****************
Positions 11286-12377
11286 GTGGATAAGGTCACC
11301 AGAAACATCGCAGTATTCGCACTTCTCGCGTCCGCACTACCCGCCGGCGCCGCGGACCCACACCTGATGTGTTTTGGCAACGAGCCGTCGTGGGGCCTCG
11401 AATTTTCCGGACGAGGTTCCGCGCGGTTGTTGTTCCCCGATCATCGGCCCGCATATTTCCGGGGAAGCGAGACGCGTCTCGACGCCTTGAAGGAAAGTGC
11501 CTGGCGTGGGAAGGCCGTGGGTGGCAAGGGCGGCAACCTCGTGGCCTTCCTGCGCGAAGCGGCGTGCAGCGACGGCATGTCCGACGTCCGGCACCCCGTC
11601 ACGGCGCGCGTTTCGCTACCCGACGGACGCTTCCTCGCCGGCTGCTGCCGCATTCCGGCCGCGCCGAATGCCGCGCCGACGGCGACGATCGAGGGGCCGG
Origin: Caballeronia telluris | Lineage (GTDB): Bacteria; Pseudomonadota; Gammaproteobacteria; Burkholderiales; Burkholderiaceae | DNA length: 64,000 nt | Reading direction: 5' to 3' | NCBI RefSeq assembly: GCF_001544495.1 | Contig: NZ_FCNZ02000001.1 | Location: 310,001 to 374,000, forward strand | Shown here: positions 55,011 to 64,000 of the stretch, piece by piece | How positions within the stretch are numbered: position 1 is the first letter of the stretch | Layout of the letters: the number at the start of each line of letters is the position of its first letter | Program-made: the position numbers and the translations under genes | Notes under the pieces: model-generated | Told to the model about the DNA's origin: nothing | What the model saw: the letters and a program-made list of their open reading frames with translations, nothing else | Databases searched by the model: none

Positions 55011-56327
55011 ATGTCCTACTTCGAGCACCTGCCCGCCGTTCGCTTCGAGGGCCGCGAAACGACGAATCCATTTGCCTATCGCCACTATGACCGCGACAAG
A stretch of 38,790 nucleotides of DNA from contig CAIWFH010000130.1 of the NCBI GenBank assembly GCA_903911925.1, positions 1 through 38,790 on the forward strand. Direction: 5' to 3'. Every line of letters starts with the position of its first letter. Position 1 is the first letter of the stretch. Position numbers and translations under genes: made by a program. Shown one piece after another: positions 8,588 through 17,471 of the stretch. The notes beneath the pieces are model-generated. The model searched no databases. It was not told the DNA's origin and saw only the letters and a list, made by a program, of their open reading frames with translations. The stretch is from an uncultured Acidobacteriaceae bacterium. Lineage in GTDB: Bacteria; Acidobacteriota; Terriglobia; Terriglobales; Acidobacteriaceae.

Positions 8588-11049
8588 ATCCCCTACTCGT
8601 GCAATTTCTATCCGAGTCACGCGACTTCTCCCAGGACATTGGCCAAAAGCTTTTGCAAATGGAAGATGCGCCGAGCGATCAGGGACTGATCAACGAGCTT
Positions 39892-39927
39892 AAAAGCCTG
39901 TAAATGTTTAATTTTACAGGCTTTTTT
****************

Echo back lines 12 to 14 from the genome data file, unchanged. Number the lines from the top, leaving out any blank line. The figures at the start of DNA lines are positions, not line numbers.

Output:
8588 ATCCCCTACTCGT
8601 GCAATTTCTATCCGAGTCACGCGACTTCTCCCAGGACATTGGCCAAAAGCTTTTGCAAATGGAAGATGCGCCGAGCGATCAGGGACTGATCAACGAGCTT
Positions 39892-39927